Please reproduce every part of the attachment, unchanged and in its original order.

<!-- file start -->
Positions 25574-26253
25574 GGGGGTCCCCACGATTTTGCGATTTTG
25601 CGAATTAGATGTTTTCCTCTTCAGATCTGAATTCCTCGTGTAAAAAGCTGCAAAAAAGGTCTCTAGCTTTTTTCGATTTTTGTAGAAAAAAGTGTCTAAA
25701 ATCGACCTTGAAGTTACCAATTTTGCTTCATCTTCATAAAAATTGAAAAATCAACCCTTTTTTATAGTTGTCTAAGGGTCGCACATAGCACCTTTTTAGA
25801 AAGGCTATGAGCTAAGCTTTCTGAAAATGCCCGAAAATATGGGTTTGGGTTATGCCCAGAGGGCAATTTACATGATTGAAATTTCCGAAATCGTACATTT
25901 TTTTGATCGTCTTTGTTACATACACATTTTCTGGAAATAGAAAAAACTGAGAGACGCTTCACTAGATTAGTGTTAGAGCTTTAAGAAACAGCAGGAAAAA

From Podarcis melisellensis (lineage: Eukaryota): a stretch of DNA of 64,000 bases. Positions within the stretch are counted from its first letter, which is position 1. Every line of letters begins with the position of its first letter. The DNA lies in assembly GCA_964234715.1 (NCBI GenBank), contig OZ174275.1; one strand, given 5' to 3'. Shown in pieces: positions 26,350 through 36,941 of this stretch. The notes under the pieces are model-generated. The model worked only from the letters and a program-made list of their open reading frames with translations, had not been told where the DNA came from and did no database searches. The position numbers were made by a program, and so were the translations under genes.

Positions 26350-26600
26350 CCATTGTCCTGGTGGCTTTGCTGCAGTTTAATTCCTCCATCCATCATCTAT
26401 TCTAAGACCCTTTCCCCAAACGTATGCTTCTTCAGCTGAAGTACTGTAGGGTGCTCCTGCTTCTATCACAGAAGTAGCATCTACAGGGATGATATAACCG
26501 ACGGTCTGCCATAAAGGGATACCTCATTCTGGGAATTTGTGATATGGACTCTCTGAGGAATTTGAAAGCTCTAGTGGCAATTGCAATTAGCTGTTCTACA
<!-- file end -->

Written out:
Positions 25574-26253
25574 GGGGGTCCCCACGATTTTGCGATTTTG
25601 CGAATTAGATGTTTTCCTCTTCAGATCTGAATTCCTCGTGTAAAAAGCTGCAAAAAAGGTCTCTAGCTTTTTTCGATTTTTGTAGAAAAAAGTGTCTAAA
25701 ATCGACCTTGAAGTTACCAATTTTGCTTCATCTTCATAAAAATTGAAAAATCAACCCTTTTTTATAGTTGTCTAAGGGTCGCACATAGCACCTTTTTAGA
25801 AAGGCTATGAGCTAAGCTTTCTGAAAATGCCCGAAAATATGGGTTTGGGTTATGCCCAGAGGGCAATTTACATGATTGAAATTTCCGAAATCGTACATTT
25901 TTTTGATCGTCTTTGTTACATACACATTTTCTGGAAATAGAAAAAACTGAGAGACGCTTCACTAGATTAGTGTTAGAGCTTTAAGAAACAGCAGGAAAAA

From Podarcis melisellensis (lineage: Eukaryota): a stretch of DNA of 64,000 bases. Positions within the stretch are counted from its first letter, which is position 1. Every line of letters begins with the position of its first letter. The DNA lies in assembly GCA_964234715.1 (NCBI GenBank), contig OZ174275.1; one strand, given 5' to 3'. Shown in pieces: positions 26,350 through 36,941 of this stretch. The notes under the pieces are model-generated. The model worked only from the letters and a program-made list of their open reading frames with translations, had not been told where the DNA came from and did no database searches. The position numbers were made by a program, and so were the translations under genes.

Positions 26350-26600
26350 CCATTGTCCTGGTGGCTTTGCTGCAGTTTAATTCCTCCATCCATCATCTAT
26401 TCTAAGACCCTTTCCCCAAACGTATGCTTCTTCAGCTGAAGTACTGTAGGGTGCTCCTGCTTCTATCACAGAAGTAGCATCTACAGGGATGATATAACCG
26501 ACGGTCTGCCATAAAGGGATACCTCATTCTGGGAATTTGTGATATGGACTCTCTGAGGAATTTGAAAGCTCTAGTGGCAATTGCAATTAGCTGTTCTACA